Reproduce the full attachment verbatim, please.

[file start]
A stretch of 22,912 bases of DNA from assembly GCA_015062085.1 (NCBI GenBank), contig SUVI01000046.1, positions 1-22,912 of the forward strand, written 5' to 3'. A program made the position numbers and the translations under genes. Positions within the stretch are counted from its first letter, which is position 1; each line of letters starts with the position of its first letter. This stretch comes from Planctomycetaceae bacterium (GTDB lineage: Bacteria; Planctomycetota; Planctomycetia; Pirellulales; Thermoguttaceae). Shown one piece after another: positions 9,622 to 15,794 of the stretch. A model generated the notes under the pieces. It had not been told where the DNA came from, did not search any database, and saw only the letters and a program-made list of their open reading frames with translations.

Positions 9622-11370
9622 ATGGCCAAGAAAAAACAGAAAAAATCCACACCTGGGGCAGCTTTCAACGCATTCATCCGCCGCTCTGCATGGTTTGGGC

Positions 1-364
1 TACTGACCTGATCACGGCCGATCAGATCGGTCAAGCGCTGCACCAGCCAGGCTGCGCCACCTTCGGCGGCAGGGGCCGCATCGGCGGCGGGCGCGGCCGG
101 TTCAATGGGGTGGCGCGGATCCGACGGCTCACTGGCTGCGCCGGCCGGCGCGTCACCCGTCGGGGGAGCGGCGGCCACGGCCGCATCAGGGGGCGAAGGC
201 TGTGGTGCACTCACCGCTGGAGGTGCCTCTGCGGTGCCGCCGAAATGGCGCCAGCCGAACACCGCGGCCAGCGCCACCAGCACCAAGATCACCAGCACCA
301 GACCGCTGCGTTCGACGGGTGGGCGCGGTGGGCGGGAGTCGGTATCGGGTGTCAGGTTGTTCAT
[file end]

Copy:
A stretch of 22,912 bases of DNA from assembly GCA_015062085.1 (NCBI GenBank), contig SUVI01000046.1, positions 1-22,912 of the forward strand, written 5' to 3'. A program made the position numbers and the translations under genes. Positions within the stretch are counted from its first letter, which is position 1; each line of letters starts with the position of its first letter. This stretch comes from Planctomycetaceae bacterium (GTDB lineage: Bacteria; Planctomycetota; Planctomycetia; Pirellulales; Thermoguttaceae). Shown one piece after another: positions 9,622 to 15,794 of the stretch. A model generated the notes under the pieces. It had not been told where the DNA came from, did not search any database, and saw only the letters and a program-made list of their open reading frames with translations.

Positions 9622-11370
9622 ATGGCCAAGAAAAAACAGAAAAAATCCACACCTGGGGCAGCTTTCAACGCATTCATCCGCCGCTCTGCATGGTTTGGGC

Positions 1-364
1 TACTGACCTGATCACGGCCGATCAGATCGGTCAAGCGCTGCACCAGCCAGGCTGCGCCACCTTCGGCGGCAGGGGCCGCATCGGCGGCGGGCGCGGCCGG
101 TTCAATGGGGTGGCGCGGATCCGACGGCTCACTGGCTGCGCCGGCCGGCGCGTCACCCGTCGGGGGAGCGGCGGCCACGGCCGCATCAGGGGGCGAAGGC
201 TGTGGTGCACTCACCGCTGGAGGTGCCTCTGCGGTGCCGCCGAAATGGCGCCAGCCGAACACCGCGGCCAGCGCCACCAGCACCAAGATCACCAGCACCA
301 GACCGCTGCGTTCGACGGGTGGGCGCGGTGGGCGGGAGTCGGTATCGGGTGTCAGGTTGTTCAT